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An image of Ceremonial cloth ('kamben geringsing') by

Tenganan, Bali, Indonesia

Ceremonial cloth ('kamben geringsing')
Place of origin
20th century
Media category
Materials used
cotton, natural dyes; double 'ikat'

44.0 x 209.3 cm

Signature & date
Not signed. Not dated.
Bequest of Alex Biancardi 2000
Accession number
© Copyright reserved
Not on display
Further information

'Geringsing' are regarded as the most sacred of all Balinese cloths and are of particular importance for their use in magic, ritual and ceremony throughout Bali. This textile is woven from handspun cotton on a simple back-strap loom. The warp ends have been removed, signifying use in human, as opposed to divine, ceremonies. The design on the textile has been drawn from the idioms of Indian design, particularly the designs of the 'patola' cloths which originated in India and was brought to Indonesia as a trade cloth. The small holes on the ‘Geringsing’ are not moth holes but are part of the sacred use of these textiles where fragments are cut from these cloths and boiled, the liquid drunk as a medicine.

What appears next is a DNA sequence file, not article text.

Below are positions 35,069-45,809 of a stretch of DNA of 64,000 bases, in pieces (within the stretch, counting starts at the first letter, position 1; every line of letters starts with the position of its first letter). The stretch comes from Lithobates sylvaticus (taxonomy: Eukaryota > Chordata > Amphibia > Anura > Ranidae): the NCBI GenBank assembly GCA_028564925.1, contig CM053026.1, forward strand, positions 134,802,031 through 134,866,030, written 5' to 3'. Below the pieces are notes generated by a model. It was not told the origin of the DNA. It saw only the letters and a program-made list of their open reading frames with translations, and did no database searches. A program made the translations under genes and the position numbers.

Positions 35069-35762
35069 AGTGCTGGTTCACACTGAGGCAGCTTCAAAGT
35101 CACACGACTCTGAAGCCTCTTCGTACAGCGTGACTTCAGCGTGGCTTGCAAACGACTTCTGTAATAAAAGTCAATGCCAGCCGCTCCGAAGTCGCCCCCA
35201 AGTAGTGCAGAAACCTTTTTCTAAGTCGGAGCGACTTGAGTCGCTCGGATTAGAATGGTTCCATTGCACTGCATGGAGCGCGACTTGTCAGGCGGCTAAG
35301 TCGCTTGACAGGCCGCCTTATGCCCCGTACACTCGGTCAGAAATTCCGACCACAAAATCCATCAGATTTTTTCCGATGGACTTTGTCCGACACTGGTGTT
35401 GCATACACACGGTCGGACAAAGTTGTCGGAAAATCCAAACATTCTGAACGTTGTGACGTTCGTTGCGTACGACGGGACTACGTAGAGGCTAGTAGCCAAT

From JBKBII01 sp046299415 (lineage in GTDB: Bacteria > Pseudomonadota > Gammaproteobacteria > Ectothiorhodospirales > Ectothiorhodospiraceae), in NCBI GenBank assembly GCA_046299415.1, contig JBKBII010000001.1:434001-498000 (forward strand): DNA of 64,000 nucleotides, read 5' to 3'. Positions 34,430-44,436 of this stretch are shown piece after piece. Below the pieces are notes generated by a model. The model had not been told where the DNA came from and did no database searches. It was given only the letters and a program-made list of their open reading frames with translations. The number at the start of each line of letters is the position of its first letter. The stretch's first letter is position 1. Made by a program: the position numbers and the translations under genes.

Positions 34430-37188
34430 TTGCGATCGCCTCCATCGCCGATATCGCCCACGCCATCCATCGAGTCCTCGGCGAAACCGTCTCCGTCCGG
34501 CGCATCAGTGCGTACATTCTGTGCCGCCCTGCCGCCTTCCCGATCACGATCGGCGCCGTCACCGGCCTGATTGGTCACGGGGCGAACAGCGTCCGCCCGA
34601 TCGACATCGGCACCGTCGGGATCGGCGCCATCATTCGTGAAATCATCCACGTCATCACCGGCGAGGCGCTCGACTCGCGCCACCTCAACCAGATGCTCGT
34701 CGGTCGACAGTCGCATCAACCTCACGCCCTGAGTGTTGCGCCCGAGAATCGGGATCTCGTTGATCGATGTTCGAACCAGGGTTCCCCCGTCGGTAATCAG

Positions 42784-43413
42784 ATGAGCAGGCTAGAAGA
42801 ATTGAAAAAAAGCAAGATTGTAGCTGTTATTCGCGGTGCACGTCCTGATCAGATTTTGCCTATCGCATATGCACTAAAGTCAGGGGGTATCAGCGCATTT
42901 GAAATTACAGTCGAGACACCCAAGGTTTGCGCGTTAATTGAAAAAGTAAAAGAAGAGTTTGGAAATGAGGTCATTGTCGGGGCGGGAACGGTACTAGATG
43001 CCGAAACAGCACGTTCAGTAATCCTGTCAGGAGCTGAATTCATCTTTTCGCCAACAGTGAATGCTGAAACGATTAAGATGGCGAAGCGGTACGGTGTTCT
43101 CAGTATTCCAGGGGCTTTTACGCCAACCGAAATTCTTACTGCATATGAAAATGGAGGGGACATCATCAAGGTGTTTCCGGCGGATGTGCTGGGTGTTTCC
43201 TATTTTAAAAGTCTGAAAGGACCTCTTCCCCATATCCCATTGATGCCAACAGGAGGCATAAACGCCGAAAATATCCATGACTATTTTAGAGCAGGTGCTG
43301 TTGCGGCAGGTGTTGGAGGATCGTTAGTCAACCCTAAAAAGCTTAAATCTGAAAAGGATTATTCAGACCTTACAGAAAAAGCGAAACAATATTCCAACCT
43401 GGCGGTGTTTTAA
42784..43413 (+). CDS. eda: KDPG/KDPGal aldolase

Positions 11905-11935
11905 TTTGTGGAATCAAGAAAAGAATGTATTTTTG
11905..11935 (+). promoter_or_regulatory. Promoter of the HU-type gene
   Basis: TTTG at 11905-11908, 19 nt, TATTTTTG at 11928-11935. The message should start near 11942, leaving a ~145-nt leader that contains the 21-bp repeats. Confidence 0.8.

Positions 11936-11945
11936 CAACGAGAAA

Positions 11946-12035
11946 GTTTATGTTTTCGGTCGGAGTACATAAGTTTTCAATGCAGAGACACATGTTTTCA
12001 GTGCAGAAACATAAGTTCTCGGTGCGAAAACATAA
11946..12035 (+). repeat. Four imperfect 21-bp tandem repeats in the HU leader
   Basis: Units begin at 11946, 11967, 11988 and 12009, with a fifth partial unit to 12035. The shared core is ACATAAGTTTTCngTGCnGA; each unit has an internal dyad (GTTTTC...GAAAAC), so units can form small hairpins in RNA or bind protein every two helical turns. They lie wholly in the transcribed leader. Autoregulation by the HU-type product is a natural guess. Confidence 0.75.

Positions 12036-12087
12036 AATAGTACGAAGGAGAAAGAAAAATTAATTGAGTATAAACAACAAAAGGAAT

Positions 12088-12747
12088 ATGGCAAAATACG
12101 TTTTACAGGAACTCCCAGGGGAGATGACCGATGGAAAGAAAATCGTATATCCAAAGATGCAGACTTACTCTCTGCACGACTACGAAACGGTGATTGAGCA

Asian Art Department, AGNSW, August 2000

Bibliography (1)

Robyn Maxwell, Textiles of Southeast Asia : tradition, trade and transformation, Canberra, 1990.

Exhibition history (1)

Symbols and Ceremonies: Indonesian Textile Traditions, Art Gallery of New South Wales, Sydney, 13 Apr 2006–28 May 2006